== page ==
Now you have kids of your own and you would like them to enjoy the benefits that participating in sports brings to both mind and body.

But there is a small problem.

“My kid can’t run, can’t catch, can’t throw and can’t kick!”.

Looking at them run you are bewildered at the lack of coordination. Their limbs are all moving in different directions and they keep stopping. Slow is an understatement! You wonder if there is something physically wrong.

You don’t necessarily want them to excel at sport or be a professional soccer player. It would help, but not a priority right now! You just want them to be fit and healthy.

Then there is the psychological effect. Because they know that they can’t run fast, can’t catch, can’t throw and can’t kick, they don’t want to participate in sport.

This is all because we are in the middle of what is being called an “unfitness epidemic”. Did you know that over 70% of kids between the ages of 6 and 16 do not do enough rigorous exercise to keep healthy let alone stay fit?

Most youngsters are now linked to the internet through their umbilical cord. It’s as if they are born attached to some piece of technology. They grow up with it, eat with it, sit with it, sleep with it and if they are not wasting time making “non-friends” on social media, they are watching TV.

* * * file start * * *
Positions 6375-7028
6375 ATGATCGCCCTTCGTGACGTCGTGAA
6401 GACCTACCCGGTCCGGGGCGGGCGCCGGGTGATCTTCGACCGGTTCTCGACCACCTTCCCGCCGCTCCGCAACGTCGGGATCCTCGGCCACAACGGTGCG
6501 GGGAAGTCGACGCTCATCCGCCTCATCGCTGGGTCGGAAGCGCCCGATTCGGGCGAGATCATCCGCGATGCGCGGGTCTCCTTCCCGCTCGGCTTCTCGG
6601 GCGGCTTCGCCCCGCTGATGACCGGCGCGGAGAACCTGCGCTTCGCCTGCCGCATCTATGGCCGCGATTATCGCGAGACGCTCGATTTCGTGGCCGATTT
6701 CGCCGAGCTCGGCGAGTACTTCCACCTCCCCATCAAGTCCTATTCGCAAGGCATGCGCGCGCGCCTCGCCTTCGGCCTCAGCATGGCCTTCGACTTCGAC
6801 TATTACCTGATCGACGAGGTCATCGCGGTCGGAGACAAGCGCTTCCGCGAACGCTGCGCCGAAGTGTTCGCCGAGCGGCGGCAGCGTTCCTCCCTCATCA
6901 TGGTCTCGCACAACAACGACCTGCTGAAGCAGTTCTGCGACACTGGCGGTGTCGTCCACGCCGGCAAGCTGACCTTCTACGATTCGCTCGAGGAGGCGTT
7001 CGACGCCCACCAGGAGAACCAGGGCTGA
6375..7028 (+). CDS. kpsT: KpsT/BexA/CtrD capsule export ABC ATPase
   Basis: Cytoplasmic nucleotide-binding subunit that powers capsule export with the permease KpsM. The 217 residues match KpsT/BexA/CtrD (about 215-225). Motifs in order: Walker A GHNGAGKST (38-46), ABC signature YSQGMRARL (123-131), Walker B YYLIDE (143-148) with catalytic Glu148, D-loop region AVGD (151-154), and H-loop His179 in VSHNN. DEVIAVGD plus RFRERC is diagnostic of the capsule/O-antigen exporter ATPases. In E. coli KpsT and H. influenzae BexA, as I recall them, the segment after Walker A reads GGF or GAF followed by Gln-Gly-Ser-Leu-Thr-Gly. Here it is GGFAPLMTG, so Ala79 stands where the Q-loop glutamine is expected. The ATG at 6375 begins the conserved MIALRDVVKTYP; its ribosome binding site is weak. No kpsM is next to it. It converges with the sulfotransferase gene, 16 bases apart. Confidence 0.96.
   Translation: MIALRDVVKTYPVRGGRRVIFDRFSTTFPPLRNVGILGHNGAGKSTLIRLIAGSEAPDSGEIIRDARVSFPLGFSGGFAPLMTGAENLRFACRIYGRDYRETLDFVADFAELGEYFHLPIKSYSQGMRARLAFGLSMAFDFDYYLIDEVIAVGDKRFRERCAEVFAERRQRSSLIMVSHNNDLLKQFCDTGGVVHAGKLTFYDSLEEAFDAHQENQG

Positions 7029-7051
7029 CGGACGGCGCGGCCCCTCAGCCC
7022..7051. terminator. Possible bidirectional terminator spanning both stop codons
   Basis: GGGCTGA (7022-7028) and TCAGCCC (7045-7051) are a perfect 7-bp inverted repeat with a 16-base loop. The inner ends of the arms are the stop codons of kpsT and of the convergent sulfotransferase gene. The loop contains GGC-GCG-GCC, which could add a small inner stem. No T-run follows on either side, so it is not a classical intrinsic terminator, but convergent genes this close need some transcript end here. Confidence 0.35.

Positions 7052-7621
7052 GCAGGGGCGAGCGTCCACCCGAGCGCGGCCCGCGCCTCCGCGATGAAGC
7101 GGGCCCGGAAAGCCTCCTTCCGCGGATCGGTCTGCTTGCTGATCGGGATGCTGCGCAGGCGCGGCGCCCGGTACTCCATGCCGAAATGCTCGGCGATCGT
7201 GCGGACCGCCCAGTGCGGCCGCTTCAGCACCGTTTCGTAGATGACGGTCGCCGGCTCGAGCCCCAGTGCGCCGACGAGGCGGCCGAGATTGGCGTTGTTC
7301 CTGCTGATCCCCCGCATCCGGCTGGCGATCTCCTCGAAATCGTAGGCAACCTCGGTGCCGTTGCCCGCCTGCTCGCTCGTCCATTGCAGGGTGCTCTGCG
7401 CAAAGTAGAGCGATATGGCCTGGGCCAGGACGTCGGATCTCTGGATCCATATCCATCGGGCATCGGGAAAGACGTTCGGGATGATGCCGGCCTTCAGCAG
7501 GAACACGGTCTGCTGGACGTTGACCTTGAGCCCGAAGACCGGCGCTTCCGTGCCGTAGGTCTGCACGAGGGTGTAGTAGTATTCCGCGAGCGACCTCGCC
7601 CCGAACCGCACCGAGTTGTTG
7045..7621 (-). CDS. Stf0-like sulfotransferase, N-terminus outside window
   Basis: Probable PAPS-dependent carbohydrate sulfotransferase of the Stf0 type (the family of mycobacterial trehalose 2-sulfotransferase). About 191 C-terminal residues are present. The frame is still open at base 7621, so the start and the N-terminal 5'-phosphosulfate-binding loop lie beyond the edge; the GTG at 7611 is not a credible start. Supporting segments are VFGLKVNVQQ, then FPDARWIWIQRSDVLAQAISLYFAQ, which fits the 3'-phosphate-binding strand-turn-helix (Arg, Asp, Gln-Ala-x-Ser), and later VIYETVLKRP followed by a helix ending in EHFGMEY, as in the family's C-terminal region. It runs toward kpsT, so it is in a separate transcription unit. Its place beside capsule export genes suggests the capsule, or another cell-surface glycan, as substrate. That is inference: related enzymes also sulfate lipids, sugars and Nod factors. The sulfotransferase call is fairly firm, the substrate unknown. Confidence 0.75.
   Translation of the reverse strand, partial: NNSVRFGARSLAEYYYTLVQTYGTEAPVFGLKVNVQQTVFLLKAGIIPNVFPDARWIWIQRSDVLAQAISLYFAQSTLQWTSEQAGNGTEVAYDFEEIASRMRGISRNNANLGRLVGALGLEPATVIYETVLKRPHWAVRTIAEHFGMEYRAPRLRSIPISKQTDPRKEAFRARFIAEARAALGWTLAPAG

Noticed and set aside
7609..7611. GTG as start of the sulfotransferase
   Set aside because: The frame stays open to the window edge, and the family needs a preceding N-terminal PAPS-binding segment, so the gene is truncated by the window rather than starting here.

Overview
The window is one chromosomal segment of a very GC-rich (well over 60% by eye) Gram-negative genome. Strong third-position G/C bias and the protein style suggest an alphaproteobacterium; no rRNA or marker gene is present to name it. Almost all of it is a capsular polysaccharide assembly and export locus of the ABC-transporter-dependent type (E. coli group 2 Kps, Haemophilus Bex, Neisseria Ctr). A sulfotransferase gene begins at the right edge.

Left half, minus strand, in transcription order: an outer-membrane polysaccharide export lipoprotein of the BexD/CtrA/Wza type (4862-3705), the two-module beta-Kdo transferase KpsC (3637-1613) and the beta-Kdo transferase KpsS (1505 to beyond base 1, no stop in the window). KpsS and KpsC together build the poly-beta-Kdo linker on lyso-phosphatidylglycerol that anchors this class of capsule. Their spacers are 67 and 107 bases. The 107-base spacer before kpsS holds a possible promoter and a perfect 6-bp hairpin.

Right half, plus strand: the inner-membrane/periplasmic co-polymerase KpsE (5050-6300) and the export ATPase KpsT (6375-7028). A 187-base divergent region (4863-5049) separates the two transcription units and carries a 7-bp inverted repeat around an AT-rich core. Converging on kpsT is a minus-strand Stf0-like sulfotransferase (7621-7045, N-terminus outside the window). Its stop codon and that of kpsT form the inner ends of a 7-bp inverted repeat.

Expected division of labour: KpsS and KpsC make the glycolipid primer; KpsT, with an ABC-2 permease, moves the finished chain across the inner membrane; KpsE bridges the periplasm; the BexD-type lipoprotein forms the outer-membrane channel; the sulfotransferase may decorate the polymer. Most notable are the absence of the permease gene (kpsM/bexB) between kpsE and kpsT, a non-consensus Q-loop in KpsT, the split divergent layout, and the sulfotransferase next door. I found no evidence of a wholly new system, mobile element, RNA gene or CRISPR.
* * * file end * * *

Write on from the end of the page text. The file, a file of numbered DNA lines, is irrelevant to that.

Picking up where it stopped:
Children need two to three hours of activity per day to stay healthy with at least one hour at high intensity.

So, what do you do?

How do you get them from sitting in a chair to running in a field?

The first thing to do is not panic:

Not all children are the same and they don’t all develop at the same physical rate. You may have two 8-year olds who have the same chronological age, but biologically one is two years ahead of the other.

So, comparing them with school friends and peers will not help you or the child because they will have varying abilities. In many instances, sport is not the answer, despite many governments promoting it as the answer to everything.

The reason is this:

The stats from most countries show that over 70% of children will stop participating in sport by the age of 14 if they feel they are not good at it.

The three, key physical “life skills” we can teach a child are:

  • Walking
  • Running
  • Jumping

These three activities will develop their gross motor skills, help their nervous system to develop and more importantly develop their brain and produce endorphins which will make them move better, feel better, and think better.